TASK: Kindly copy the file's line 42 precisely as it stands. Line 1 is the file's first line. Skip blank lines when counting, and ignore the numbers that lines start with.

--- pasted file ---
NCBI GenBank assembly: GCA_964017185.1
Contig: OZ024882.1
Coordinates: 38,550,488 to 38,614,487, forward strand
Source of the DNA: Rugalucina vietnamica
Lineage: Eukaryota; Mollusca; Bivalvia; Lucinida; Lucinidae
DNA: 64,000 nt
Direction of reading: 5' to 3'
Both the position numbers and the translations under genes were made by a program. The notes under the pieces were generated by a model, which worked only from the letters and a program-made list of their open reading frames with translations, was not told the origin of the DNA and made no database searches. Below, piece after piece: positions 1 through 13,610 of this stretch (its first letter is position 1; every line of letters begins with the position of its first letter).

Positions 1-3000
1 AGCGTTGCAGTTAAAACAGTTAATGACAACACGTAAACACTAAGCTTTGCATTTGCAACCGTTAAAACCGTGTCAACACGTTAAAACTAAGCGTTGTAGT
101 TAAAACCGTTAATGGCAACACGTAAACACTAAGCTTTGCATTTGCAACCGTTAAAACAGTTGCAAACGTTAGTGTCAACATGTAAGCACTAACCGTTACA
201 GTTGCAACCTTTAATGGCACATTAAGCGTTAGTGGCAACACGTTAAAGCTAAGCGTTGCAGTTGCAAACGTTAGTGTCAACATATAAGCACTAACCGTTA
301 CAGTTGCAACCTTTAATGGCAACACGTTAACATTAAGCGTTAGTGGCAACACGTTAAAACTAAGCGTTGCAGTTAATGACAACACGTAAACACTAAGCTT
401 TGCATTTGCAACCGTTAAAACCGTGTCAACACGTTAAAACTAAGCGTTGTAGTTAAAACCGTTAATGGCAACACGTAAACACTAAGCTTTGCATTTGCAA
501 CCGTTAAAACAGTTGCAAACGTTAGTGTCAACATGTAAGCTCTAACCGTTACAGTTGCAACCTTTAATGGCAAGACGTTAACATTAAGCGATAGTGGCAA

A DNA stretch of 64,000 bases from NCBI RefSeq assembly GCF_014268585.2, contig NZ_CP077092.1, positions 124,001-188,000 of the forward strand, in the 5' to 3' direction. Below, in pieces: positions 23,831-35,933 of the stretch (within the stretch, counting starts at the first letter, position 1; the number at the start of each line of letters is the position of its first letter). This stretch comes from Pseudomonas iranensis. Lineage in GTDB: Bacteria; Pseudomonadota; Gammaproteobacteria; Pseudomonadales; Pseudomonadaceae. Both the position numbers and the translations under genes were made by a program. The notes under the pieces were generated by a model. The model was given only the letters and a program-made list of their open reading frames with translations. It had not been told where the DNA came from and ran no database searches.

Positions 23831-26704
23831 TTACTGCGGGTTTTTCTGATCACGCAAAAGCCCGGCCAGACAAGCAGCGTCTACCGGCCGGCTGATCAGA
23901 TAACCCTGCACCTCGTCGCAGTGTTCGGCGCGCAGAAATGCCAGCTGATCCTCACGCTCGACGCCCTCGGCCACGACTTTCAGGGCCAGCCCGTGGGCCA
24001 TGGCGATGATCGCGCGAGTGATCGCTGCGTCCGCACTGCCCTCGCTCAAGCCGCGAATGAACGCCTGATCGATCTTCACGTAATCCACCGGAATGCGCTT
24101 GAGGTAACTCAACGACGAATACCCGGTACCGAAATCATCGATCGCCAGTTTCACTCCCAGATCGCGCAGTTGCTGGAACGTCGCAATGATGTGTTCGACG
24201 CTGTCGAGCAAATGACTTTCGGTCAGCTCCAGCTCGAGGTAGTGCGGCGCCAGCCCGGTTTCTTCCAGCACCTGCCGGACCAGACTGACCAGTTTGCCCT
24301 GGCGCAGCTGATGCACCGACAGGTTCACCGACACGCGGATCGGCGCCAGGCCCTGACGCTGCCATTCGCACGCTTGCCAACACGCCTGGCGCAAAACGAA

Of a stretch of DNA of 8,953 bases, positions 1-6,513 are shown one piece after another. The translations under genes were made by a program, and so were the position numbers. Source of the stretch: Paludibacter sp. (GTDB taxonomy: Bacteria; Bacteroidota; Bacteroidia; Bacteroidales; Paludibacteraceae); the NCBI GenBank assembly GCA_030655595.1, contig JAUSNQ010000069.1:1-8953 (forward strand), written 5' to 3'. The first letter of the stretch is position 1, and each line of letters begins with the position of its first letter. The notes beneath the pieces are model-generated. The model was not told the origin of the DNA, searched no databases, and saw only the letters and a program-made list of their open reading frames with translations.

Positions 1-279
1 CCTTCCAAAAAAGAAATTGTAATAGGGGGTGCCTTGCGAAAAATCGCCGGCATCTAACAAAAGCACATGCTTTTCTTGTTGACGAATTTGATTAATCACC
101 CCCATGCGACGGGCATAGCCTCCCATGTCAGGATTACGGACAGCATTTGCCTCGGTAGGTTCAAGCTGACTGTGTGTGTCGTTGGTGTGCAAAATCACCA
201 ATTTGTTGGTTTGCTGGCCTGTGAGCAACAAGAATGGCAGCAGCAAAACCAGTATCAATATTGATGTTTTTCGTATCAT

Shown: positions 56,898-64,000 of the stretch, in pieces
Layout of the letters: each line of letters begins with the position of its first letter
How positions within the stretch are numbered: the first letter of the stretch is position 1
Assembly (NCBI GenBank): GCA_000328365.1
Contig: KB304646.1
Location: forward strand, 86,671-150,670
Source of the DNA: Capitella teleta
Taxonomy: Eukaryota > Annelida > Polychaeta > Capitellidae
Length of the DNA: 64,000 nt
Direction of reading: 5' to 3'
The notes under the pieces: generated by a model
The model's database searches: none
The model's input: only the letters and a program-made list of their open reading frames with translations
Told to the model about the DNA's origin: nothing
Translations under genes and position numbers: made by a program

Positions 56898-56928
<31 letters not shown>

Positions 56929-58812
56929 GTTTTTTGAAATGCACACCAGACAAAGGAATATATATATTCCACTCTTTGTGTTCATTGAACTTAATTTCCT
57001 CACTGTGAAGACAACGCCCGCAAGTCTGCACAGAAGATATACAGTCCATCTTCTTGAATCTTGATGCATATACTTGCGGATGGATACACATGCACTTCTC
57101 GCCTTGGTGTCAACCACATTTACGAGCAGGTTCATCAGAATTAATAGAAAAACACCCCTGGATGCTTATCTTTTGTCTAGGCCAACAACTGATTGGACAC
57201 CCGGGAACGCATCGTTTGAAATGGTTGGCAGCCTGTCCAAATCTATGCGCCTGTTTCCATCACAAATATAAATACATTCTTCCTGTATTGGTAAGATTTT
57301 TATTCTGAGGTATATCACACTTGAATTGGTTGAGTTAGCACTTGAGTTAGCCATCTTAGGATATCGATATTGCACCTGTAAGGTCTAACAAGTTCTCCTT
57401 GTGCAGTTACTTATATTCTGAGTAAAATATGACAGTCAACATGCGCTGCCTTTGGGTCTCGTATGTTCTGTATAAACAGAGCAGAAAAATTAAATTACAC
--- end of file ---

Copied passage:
Told to the model about the DNA's origin: nothing